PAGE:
It seems that now more than ever, people are prioritizing their personal health. Whether you’re practicing physical distancing guidelines or asking friends for online exercise class recommendations, staying healthy is critical during this pandemic – including your mental health and emotional well-being.
We’re sharing informative and helpful insight on how to identify and cope with symptoms of depression that may stem from loneliness and isolation.
Communities, families and individuals worldwide have been affected by the social restrictions set in place due to the COVID-19 pandemic. Quarantine has also taken a mental toll as many are struggling to cope with loneliness and isolation. Manav Khullar, MD, a psychiatrist with Mercy Medical Group in Sacramento, says it is normal to feel sad or stressed right now because of the many changes we are experiencing in our lives.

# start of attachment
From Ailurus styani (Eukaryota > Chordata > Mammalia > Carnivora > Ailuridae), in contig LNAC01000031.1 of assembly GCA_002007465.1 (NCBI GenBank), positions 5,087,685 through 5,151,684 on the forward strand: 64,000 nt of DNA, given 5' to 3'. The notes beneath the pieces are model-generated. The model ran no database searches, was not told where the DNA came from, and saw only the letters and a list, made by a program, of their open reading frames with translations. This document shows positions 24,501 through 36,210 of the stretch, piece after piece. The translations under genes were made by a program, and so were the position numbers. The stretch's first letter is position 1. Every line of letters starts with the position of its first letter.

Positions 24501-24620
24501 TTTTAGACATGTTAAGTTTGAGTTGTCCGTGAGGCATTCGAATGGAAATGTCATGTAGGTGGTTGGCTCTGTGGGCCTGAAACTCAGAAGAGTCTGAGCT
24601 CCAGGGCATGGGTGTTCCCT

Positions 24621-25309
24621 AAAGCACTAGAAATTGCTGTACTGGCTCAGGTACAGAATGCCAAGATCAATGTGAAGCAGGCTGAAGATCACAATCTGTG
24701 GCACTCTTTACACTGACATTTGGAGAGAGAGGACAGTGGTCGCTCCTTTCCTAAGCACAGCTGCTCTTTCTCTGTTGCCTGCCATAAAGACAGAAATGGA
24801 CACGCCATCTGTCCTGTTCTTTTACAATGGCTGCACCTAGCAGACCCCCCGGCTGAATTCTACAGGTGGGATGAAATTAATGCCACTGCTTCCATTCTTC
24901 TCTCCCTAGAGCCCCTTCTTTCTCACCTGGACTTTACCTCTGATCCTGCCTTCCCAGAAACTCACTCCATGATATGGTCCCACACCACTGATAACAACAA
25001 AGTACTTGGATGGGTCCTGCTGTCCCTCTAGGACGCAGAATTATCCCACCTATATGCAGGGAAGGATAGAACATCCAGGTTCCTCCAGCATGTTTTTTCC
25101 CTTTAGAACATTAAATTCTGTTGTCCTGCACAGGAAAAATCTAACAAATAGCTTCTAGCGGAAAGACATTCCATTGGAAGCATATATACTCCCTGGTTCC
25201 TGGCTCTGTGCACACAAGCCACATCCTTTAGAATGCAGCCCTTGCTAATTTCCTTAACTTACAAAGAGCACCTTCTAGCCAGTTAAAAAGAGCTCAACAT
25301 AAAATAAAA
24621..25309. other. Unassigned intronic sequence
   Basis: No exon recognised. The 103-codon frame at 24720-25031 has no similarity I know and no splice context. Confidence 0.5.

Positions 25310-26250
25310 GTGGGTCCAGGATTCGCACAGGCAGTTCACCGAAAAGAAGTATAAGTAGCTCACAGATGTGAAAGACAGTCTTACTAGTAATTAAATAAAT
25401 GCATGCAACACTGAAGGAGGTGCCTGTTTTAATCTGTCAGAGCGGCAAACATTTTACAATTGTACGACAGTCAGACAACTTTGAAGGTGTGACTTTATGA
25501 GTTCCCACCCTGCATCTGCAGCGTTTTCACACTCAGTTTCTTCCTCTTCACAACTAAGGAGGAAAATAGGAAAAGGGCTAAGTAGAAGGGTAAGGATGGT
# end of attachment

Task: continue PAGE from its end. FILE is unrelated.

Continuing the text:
During the COVID-19 pandemic, digital resources have provided avenues of connection and learning for children. School, appointments, and friendships now take place in a virtual world. It's no different in health care where virtual visits have also enabled physicians to continue to see patients.
Karl Zeff, MD, a psychiatrist with Dignity Health Mercy Medical Group’s behavioral health program, was delighted to find that virtual visits have enhanced behavioral health visits with his patients.
Major depression is on the rise among Americans of all ages, but the age group being affected the most may surprise you: teens and young adults.